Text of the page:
That rather depends on how strongly you share the passion of the Cumberbitches.

Sherlock airs on Nine on Wednesdays at 8.30pm. Elementary resumes on Ten after the winter Olympics.

Closely watched

Michael Hutchence is not around to comment on the accuracy of the docudrama INXS: Never Tear Us Apart, but Chris Murphy, the mastermind of the band's success, is around as a co-producer of the mini-series, which proved a "scary experience" for Damon Herriman, the actor who played Murphy.

"It is very intimidating at first, meeting a character you are going to play," Herriman said from Los Angeles. "But I didn't want it to be an impersonation. I wanted to capture him enough, so people who knew him could say: 'I can see Chris in that'."

The trouble started when Murphy stood behind the camera watching the actors at work. "The first few days filming, when Chris was on set, that was a weird experience," Herriman says.

"I could see him in my peripheral vision and I was thinking: 'Oh man, I'm not sure this is a good idea, because I'm going to be self-conscious'."

Herriman says he asked Murphy if he would watch during rehearsals, not during filming, only to learn that he had hidden around a corner, and was still watching on the monitor.

But Herriman found Murphy's advice helpful in interpreting the dialogue, particularly in one scene, when Murphy learns that Rolling Stone magazine wants to do a cover photo that shows only Hutchence, without the rest of the band.

The script had Murphy saying: "Oh shit!", which Herriman delivered full tilt. Murphy said he was too loud, remembering: "I would have really internalised that, just thinking how I was going to tell the band. That was more of a contemplative 'Oh shit'." Herriman then reduced the volume.

By the end, he says, "I was really comfortable with it, and we became friends".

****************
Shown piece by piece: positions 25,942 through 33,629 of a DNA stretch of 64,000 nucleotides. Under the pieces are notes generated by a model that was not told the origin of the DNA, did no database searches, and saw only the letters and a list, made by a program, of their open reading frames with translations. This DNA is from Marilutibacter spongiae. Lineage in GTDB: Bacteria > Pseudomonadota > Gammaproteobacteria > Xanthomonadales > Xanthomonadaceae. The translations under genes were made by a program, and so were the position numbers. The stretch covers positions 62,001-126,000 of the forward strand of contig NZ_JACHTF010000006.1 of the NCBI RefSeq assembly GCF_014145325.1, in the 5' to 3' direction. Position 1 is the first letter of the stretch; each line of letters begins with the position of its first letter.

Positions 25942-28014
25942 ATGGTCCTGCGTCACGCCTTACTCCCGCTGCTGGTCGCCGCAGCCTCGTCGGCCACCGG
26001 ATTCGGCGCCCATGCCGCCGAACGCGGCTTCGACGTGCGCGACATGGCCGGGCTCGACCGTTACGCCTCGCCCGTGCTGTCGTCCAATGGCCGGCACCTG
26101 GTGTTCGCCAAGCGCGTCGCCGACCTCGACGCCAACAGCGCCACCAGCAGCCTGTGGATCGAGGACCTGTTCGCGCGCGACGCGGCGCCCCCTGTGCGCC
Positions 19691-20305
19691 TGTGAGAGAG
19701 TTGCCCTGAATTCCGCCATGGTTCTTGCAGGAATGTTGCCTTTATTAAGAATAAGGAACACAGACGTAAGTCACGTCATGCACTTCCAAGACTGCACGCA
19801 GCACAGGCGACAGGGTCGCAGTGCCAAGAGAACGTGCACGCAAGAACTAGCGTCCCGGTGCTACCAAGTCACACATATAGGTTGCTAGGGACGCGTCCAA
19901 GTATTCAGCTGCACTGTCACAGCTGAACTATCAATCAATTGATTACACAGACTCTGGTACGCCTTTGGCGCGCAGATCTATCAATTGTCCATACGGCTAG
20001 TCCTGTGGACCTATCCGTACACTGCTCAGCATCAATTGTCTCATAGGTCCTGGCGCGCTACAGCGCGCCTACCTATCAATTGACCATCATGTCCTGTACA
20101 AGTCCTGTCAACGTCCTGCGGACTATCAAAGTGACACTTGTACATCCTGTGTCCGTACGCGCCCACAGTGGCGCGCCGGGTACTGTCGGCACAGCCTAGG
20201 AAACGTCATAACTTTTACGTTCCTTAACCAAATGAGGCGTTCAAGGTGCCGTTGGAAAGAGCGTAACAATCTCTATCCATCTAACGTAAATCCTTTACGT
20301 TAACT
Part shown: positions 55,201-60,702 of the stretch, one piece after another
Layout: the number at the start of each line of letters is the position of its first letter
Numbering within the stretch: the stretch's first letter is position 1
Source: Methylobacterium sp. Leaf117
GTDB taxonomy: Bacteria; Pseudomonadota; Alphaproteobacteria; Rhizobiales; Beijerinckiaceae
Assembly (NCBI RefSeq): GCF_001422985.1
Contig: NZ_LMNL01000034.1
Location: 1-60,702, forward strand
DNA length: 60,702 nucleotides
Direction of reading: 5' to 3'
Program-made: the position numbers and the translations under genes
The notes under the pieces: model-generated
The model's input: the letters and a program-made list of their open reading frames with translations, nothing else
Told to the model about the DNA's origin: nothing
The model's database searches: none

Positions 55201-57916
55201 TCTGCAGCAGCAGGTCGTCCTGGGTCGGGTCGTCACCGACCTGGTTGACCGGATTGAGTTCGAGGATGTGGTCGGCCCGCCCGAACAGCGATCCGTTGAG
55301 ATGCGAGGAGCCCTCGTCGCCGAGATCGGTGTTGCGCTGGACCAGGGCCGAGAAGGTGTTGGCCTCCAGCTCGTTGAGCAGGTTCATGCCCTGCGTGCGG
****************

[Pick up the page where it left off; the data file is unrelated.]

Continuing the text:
INXS: Never Tear Us Apart begins today at 8.30pm and concludes next Sunday at 8.30pm on Seven.

Slow progress

The United States version of Rake, showing on the Fox network immediately after American Idol, has been praised with faint damns by US critics. Apparently, the leading man is simply not as sexy as Richard Roxburgh.

According to Willa Paskin in Slate, Greg Kinnear is "a passable actor", but "does not project a strong sexual allure, and what he does project comes in the sexy accountant, sexy dad, sexy middle-manager range. He is not, in other words, in any way rakish."

The critic concludes: "One day, I fervently hope I will be able to write '. . . and the remake is vastly superior to the original', but today is not that day."

The Australian original, starting tonight, has a big advantage over the US version, in that it can make in-jokes about local politics. The last season opened with Cleaver Greene having sex in the back of a limousine with the blonde and beautiful Premier of NSW.

Producer Ian Collie says the new series opens with Greene starting a jail sentence and finding he is surrounded by old mates, including a former attorney-general of NSW.

Collie admits one character "might have been inspired" by Craig Thomson, and when Rake gets out of jail, "he finds Sydney awash with inquiries and royal commissions".

So there's no relevance to real life there.

Rake, season three, starts today at 8.30pm on ABC1.